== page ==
Friday, June 26, 2009

Guest Post: The Most Notorious Criminals to Base Characters On

Today's guest post comes from Megan Jones, a writer who contacted me recently because she was interested in having some of her work displayed as part of her new freelancing career. I couldn't say no because 1) I love helping writers when I can, and 2) her articles are excellently written and well researched. Enjoy! ~Cheryl Kaye Tardif

Let’s face it, we all draw examples from real life into our writing life, and what better way to do this than by exploiting the inane acts that some criminals have committed over the past century? Some of these criminals have participated in many atrocious acts of violence over the past years that I could never even dream of conceiving, and have even paved the way for famous cinematic serial killers such as Leatherface and Hannibal Lector. While most of these villains were not directly based on specific killers, they had attributes of many different criminals of the time. Some of the criminals and serial killers from up to a century ago continue to infiltrate society in a number of ways, mostly through film, but have also been known to appear in many crime books.

Bonnie & Clyde

How many movies have been based on this unlikely duo? Outlaws and bank-robbers, Bonnie and Clyde served to almost romanticize the notion of criminals during the Great Depression and many movies have been made regaling audiences with their string of terror during the height of their crime spree. While they were part of a mass shoot out by police forces in the end (they were shot over 50 times), the duo came to represent a Robin Hood of sorts during a time period where many throughout the country had lost everything they owned. While they left terror and destruction in their path, Bonnie and Clyde represented a new shift in criminal activity in the early twentieth century.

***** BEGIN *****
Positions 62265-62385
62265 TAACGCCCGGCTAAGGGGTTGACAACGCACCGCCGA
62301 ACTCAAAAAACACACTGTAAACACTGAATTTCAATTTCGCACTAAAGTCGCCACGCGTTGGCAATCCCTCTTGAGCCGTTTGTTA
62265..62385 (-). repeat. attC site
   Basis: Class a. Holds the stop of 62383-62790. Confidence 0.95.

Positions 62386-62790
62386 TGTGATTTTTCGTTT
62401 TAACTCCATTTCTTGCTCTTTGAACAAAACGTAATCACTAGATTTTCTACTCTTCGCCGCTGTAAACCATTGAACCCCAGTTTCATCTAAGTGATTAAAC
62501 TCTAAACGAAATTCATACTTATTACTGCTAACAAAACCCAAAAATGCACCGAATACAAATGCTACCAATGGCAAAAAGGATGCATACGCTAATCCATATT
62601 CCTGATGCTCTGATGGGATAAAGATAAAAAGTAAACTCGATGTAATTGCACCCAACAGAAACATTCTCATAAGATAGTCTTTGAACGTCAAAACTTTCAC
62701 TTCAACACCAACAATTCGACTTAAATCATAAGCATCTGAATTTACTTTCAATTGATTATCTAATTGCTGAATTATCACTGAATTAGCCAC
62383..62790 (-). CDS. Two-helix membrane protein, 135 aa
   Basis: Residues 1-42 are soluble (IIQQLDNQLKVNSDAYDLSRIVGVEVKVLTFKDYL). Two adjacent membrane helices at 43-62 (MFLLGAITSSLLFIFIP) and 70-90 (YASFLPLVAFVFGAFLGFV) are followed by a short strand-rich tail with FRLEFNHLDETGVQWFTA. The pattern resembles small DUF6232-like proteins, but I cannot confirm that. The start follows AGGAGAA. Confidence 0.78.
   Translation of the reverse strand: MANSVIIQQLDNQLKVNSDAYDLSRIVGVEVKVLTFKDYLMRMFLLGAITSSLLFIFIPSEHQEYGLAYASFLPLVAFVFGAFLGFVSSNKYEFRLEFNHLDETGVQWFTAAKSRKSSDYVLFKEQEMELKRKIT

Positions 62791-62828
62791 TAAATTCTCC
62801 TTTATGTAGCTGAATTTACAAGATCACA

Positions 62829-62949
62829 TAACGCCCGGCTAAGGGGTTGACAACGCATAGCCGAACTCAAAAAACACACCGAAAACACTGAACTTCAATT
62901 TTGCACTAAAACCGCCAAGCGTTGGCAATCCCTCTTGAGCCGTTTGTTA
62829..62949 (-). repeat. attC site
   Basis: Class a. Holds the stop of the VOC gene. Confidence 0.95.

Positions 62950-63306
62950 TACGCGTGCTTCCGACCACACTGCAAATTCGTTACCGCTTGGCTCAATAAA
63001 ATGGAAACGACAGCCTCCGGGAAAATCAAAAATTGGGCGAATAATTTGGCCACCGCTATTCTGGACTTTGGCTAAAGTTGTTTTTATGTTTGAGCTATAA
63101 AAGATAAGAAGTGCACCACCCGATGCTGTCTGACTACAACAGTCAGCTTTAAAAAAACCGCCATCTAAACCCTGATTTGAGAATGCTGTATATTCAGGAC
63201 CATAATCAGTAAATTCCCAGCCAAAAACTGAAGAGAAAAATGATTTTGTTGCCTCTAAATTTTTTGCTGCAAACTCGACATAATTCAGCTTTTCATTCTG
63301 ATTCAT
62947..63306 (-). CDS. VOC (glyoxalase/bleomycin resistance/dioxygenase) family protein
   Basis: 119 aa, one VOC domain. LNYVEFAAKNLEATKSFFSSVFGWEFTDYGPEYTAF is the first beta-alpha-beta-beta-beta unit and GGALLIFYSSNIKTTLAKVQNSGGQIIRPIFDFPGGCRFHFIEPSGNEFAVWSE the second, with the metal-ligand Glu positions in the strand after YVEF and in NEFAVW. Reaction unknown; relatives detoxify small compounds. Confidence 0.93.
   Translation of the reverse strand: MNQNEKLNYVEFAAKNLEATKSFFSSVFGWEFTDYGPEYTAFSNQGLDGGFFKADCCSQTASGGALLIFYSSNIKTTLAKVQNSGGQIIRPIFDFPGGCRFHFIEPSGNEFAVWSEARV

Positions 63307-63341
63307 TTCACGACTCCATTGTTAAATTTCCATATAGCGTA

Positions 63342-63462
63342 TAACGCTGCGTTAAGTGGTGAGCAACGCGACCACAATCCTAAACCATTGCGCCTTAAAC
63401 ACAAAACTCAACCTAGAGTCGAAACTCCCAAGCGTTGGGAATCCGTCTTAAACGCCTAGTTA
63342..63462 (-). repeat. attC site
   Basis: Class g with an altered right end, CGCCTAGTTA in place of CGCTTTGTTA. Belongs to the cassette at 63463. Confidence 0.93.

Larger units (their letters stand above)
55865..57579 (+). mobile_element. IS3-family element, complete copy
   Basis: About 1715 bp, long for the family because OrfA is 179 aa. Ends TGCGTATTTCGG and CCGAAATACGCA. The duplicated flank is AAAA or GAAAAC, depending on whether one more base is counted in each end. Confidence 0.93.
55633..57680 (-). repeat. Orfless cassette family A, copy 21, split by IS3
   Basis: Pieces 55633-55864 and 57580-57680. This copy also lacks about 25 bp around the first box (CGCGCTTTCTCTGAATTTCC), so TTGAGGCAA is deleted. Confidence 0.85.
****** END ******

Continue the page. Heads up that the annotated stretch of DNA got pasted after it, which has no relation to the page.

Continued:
Ted Bundy

Ted Bundy has become one of the most iconic serial killers in history, mostly because he lured all his victims away in pure daylight due to the charm he emitted onto many. The exact number of women he killed is still unknown, though it is estimated to range between 35 and 100. While Bundy exhibited some traits that made him similar to Silence of the Lamb’s Hannibal Lector, in his high intelligence (law school) and his willingness to help police with other cases regarding killers, there has been no direct parallels between Bundy and any film serial killer. However, there have been a number of films made about the killer, as he brought about a reign of terror on the Pacific Northwest for a number of years, continuing on to Florida in the end.

Amy Fisher

Everyone knows the story of this young girl from Long Island (the “Long Island Lolita”) who shot her married lover’s wife and thereafter became the subject of many made-for-TV movies and documentaries. Mary Jo Buttafuoco answered the door on May 19, 1992 to find Amy Fisher at the steps telling her that her husband was having an affair with her sister. When Mary told Amy to leave, she shot her in the temple. While she survived the attack, Amy served 7 years in prison for first-degree aggravated assault.

Jack the Ripper

This killer existed before the time of DNA evidence or even any modern form of technology and terrorized England during the late nineteenth century. This killer has fascinated crime buffs for years due to the fact that no one was ever arrested or tried for the murders. There is still some dispute over how many victims were killed during this time, ranging from 5 to 9, but Jack the Ripper continues to captivate audiences around the world, as many movies and books have been released about the killer.

This post was contributed by Megan Jones, who writes about the bachelor degree online. She welcomes your feedback at Meg.Jones0310 at

1 comment:

Eileen Schuh: said...

Ah, the criminal mind--so fascinating to so many of us!

Victims and their families often complain that the criminal receives more ink than his/her victim/s--a complaint I took to heart, albeit reluctantly at first.

In my novel, 'Noraebang', I explore the mind, heart, and soul of a woman who succumbed to the charm of a psychopath. I was surprised to find that the heroine's story is at least as compelling as the antagonist's.

Eileen Schuh